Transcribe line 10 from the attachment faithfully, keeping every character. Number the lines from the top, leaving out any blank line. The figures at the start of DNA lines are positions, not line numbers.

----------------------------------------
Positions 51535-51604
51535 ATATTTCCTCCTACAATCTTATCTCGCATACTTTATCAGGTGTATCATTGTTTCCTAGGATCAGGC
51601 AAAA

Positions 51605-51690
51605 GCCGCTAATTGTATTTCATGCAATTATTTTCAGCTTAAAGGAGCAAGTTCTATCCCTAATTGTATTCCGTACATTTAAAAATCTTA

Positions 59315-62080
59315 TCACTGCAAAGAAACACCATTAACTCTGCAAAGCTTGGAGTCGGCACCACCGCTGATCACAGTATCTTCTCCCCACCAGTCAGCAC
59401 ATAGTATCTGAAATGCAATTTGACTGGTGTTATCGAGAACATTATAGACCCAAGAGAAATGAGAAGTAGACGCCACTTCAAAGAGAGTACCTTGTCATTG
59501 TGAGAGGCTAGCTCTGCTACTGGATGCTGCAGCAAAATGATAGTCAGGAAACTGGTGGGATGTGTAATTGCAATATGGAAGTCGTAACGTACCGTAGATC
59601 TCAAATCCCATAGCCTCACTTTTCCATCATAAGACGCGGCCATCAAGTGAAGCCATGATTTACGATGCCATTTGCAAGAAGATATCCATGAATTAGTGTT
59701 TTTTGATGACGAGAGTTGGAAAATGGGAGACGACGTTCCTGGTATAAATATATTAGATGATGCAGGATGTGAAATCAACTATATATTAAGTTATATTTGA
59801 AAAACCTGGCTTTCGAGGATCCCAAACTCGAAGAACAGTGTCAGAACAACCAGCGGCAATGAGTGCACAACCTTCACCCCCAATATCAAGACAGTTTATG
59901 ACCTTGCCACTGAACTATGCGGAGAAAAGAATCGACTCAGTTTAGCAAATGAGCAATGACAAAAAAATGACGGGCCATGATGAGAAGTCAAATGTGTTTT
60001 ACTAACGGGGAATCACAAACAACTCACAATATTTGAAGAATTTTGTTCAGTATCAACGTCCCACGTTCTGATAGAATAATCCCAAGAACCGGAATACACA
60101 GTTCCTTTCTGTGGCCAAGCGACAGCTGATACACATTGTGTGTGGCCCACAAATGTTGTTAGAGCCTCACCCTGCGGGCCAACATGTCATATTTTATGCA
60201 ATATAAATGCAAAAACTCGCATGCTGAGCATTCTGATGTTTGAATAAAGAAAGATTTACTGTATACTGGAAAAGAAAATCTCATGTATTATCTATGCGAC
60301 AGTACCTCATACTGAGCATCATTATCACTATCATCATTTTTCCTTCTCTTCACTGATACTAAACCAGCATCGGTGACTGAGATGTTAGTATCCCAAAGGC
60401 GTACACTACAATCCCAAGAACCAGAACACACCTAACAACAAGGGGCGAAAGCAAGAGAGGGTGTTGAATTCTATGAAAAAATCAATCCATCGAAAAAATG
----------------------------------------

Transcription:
59601 TCAAATCCCATAGCCTCACTTTTCCATCATAAGACGCGGCCATCAAGTGAAGCCATGATTTACGATGCCATTTGCAAGAAGATATCCATGAATTAGTGTT